Cervical Esophageal Cancer

Determining the Stage of the Cancer

The final step before discussing treatment options is a determination of the stage of the cancer. As with all cancers of the head and neck, doctors use the AJCC Cancer Staging Manual (7th Ed) to determine the stage based on three factors.

Factors that go into determining the stage of the cancer
T Characteristics of the main tumor mass
N Status of the lymph nodes in the neck (i.e., evidence of cancer spread)
M Status of cancer spread to parts of the body outside of the head and neck

At first, you will be given a clinical stage based on all of the available information.

  • Clinical staging (cTNM) is determined from any information your doctor might have about how extensive the cancer is BEFORE starting any treatment. Stage is determined based on your doctor’s physical exam, imaging studies, laboratory work and biopsies. Classification of clinical stage is described using the lowercase prefix c (e.g., cT, cN, cM).

If there is surgical removal of the cancer as part of your treatment, a pathologist will analyze the tumor and any lymph nodes that may have been removed. You will then be assigned a pathologic stage.

  • Pathologic staging (pTNM) provides more data. Classification of pathology stage is described using the lowercase prefix p (e.g., pT, pN, pM). This may or may not differ from the clinical stage.

There are also a number of other lowercase prefixes that might be used in the staging of your cancer.

  • The subscript y (yTNM) is used to assign a cancer stage after some sort of medical, systemic or radiation treatment is given (Posttherapy or Postneoadjuvant Stage). It is typically combined with either a clinical or pathologic stage. For example, ycT2N0M0 indicates that after some sort of non-surgical therapy, the new clinical stage is T2N0M0.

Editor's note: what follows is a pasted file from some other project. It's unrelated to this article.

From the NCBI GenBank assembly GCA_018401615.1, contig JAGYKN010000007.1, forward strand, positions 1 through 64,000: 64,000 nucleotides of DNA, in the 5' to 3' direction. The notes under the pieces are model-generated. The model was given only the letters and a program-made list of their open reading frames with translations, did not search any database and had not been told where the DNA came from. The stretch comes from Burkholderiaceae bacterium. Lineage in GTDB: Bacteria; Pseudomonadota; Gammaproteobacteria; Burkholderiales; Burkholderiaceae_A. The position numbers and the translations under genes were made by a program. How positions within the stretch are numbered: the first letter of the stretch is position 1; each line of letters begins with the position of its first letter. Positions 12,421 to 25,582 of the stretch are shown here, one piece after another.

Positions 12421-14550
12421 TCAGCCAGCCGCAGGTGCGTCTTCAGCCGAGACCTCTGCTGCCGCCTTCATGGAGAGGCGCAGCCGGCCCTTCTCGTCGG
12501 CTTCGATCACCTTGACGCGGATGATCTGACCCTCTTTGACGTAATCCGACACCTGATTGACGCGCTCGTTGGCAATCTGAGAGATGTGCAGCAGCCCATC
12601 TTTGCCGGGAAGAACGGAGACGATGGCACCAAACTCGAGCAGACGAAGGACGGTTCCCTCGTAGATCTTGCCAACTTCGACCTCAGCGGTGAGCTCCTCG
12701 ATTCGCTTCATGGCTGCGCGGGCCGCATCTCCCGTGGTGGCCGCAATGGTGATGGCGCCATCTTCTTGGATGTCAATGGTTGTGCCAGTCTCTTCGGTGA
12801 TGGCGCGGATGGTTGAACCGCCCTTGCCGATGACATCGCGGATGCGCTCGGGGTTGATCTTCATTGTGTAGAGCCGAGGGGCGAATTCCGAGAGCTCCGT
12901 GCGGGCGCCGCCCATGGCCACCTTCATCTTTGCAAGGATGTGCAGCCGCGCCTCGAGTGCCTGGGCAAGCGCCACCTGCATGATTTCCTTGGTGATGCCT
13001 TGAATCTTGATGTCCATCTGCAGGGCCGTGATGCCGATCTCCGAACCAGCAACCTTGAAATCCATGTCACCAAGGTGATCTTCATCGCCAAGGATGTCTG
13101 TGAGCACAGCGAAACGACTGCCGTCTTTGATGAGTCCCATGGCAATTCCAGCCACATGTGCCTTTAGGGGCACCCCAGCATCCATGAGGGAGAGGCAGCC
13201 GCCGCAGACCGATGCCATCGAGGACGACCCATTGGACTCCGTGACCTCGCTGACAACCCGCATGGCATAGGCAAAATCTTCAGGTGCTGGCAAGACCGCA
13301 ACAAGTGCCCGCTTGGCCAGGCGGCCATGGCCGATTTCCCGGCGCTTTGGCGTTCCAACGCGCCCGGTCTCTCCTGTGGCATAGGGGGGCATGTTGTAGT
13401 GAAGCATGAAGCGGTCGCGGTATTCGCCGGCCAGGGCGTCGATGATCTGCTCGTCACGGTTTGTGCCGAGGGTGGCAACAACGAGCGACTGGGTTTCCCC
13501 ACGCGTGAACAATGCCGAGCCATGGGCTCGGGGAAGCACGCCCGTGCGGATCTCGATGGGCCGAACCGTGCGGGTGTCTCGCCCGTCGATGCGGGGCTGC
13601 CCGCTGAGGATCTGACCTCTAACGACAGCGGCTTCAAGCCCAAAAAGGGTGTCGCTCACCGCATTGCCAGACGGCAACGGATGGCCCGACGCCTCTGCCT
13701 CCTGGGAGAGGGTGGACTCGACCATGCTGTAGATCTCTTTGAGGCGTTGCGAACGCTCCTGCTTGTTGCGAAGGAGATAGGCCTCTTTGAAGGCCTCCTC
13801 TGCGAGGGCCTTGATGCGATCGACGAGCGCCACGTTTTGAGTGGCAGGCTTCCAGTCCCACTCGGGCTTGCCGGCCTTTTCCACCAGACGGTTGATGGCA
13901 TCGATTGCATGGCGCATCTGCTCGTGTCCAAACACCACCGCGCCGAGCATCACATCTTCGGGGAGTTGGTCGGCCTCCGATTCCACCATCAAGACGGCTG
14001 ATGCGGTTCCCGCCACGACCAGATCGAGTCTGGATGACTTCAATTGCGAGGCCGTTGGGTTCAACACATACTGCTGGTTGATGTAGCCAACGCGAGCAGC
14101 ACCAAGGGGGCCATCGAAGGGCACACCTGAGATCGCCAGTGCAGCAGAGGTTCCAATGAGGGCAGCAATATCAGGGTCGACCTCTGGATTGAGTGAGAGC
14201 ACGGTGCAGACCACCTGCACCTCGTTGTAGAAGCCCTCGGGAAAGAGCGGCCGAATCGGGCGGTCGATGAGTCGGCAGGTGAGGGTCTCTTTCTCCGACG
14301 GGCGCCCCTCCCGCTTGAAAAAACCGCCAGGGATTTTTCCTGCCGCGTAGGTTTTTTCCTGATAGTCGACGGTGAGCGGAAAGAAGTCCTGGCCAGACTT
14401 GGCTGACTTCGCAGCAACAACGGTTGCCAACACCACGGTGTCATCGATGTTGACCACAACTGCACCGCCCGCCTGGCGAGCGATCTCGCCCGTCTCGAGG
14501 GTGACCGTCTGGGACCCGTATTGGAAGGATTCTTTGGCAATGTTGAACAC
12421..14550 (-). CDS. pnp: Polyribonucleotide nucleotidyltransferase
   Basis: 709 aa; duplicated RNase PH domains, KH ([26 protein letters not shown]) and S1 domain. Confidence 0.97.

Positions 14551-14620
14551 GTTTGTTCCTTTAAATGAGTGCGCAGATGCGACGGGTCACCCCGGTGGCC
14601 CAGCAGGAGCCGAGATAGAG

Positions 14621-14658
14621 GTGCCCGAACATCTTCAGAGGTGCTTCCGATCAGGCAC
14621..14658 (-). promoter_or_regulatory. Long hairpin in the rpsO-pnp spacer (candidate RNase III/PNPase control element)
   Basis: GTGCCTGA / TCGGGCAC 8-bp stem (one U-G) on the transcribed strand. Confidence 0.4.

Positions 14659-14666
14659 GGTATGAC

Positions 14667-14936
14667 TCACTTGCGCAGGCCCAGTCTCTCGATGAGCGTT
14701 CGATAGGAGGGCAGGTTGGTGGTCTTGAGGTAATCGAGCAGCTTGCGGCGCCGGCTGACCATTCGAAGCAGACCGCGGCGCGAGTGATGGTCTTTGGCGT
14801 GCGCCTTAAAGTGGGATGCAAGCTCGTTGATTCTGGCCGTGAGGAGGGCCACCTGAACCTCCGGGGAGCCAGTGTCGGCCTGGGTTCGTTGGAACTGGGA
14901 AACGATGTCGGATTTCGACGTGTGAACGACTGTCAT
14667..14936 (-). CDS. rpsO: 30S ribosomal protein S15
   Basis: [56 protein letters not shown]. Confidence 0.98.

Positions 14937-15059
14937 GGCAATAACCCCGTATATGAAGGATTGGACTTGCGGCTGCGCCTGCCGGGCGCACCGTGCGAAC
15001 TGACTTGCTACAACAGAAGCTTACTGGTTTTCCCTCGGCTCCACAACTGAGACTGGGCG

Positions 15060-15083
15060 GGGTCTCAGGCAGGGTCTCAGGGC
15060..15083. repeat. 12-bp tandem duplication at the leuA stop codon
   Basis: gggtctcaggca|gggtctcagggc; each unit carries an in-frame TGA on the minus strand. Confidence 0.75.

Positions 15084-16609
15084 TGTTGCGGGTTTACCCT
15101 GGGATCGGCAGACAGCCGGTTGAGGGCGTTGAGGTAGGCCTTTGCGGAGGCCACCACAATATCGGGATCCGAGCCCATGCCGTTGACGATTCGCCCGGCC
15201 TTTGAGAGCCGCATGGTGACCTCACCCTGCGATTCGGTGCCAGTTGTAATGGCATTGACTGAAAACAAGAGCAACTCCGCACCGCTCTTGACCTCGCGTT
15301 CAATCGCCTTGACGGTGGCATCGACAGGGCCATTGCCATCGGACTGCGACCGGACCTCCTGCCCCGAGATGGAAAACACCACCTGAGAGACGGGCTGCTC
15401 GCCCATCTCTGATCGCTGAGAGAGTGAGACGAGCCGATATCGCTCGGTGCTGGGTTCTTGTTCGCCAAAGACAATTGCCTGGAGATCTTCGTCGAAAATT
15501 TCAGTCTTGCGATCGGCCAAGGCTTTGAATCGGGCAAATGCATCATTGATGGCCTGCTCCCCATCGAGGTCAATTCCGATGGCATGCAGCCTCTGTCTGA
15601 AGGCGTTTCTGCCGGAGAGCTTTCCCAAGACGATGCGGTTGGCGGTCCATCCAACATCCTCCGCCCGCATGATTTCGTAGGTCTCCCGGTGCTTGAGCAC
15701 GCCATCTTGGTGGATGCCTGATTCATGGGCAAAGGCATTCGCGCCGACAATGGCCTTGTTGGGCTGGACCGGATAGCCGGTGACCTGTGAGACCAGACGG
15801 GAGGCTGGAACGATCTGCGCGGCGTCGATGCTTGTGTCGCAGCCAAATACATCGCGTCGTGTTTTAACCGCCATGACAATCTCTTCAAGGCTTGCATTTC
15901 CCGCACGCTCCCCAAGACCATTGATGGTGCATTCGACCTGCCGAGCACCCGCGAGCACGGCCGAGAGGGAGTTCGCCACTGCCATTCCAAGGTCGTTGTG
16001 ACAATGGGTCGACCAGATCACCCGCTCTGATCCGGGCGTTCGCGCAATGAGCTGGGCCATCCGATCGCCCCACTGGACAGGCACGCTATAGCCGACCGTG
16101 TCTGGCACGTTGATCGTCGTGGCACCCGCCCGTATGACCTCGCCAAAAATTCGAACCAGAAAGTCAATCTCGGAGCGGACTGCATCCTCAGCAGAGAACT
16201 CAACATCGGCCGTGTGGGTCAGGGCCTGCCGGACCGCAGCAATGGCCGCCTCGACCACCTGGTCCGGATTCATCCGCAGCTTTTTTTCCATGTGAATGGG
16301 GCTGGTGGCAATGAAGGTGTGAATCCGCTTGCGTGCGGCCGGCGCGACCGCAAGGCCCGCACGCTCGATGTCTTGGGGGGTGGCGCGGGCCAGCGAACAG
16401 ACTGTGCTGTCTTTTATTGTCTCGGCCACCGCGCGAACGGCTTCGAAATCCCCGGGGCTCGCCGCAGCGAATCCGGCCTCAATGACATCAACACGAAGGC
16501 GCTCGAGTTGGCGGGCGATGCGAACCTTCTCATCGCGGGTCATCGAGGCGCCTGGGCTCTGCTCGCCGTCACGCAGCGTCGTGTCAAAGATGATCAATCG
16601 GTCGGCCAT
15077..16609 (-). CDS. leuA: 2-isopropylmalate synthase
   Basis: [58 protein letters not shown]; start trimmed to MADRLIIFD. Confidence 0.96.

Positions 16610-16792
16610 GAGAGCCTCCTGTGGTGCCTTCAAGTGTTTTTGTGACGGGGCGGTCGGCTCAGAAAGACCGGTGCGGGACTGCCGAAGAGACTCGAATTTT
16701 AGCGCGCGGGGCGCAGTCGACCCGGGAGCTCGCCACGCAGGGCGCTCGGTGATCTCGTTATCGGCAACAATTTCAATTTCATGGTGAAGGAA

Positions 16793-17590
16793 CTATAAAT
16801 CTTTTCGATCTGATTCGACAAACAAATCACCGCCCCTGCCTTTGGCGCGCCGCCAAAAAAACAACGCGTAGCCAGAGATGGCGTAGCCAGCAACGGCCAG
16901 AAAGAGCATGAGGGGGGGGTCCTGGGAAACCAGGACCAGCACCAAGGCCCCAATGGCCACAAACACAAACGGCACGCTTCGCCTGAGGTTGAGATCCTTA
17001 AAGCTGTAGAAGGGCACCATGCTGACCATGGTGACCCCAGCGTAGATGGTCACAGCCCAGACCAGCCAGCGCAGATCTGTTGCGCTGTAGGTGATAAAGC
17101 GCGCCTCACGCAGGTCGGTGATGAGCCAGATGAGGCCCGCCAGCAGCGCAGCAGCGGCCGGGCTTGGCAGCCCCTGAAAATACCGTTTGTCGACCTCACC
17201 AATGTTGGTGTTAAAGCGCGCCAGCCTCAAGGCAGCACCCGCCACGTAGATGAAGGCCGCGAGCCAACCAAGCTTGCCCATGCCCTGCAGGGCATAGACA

• The subscript r (rTNM) is used when the tumor has recurred after some period of time in which it was gone. This is called Retreatment Classification Stage. Your doctor will use all the available information to assign you a retreatment stage.

T stage: the main tumor mass


Based on a physical examination and review of any imaging, your doctor should be able to give you a T stage that falls within one of the following categories.

Tx The doctor is unable to assess the primary tumor.
T0 The doctor is unable to find the primary tumor.
Tis(HGD) High grade dysplasia (HGD) is abnormal cells that have not invaded deeper cell layers. This term has replaced the term carcinoma in situ for columnar mucosa in the GI tract.
T1a The tumor invades into the lamina propria or muscularis mucosae.
T1b The tumor invades the submucosa.
T2 The tumor invades the muscularis propria.
T3 Tumor invades the adventia.
T4a Resectable tumor invading the pleura, pericardium or diaphragm.
T4b Unresectable tumor that invades other structures such as the aorta, spine, trachea, etc.

N stage: spread of cancer to the lymph nodes in the neck

Next, your doctor will use all the available information and assign you an N stage. This is based on the assessment as to whether the cancer has spread to lymph nodes in the neck.

Nx The neck lymph nodes cannot be assessed.